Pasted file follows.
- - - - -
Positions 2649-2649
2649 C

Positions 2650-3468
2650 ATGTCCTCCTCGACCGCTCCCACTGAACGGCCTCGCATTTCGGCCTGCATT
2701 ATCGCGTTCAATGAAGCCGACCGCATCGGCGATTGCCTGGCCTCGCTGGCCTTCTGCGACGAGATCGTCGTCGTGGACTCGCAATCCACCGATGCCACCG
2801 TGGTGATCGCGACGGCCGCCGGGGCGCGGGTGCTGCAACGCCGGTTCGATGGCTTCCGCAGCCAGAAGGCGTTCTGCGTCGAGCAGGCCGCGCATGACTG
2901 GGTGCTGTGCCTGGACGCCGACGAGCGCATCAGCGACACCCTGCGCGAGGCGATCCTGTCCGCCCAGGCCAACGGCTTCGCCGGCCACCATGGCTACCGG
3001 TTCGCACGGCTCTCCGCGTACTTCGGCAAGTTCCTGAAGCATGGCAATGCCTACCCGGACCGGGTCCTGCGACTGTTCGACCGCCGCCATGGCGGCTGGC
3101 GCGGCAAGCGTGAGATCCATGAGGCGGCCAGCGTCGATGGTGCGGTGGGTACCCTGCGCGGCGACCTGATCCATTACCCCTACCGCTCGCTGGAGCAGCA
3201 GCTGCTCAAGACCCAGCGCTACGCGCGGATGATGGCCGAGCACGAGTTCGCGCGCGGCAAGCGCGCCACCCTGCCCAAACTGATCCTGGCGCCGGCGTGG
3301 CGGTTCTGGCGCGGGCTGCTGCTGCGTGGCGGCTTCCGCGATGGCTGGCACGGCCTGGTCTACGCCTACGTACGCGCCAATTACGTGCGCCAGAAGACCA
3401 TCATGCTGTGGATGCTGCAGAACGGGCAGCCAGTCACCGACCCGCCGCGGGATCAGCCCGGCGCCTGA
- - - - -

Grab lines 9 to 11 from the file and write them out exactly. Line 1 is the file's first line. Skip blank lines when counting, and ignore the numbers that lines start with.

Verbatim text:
3101 GCGGCAAGCGTGAGATCCATGAGGCGGCCAGCGTCGATGGTGCGGTGGGTACCCTGCGCGGCGACCTGATCCATTACCCCTACCGCTCGCTGGAGCAGCA
3201 GCTGCTCAAGACCCAGCGCTACGCGCGGATGATGGCCGAGCACGAGTTCGCGCGCGGCAAGCGCGCCACCCTGCCCAAACTGATCCTGGCGCCGGCGTGG
3301 CGGTTCTGGCGCGGGCTGCTGCTGCGTGGCGGCTTCCGCGATGGCTGGCACGGCCTGGTCTACGCCTACGTACGCGCCAATTACGTGCGCCAGAAGACCA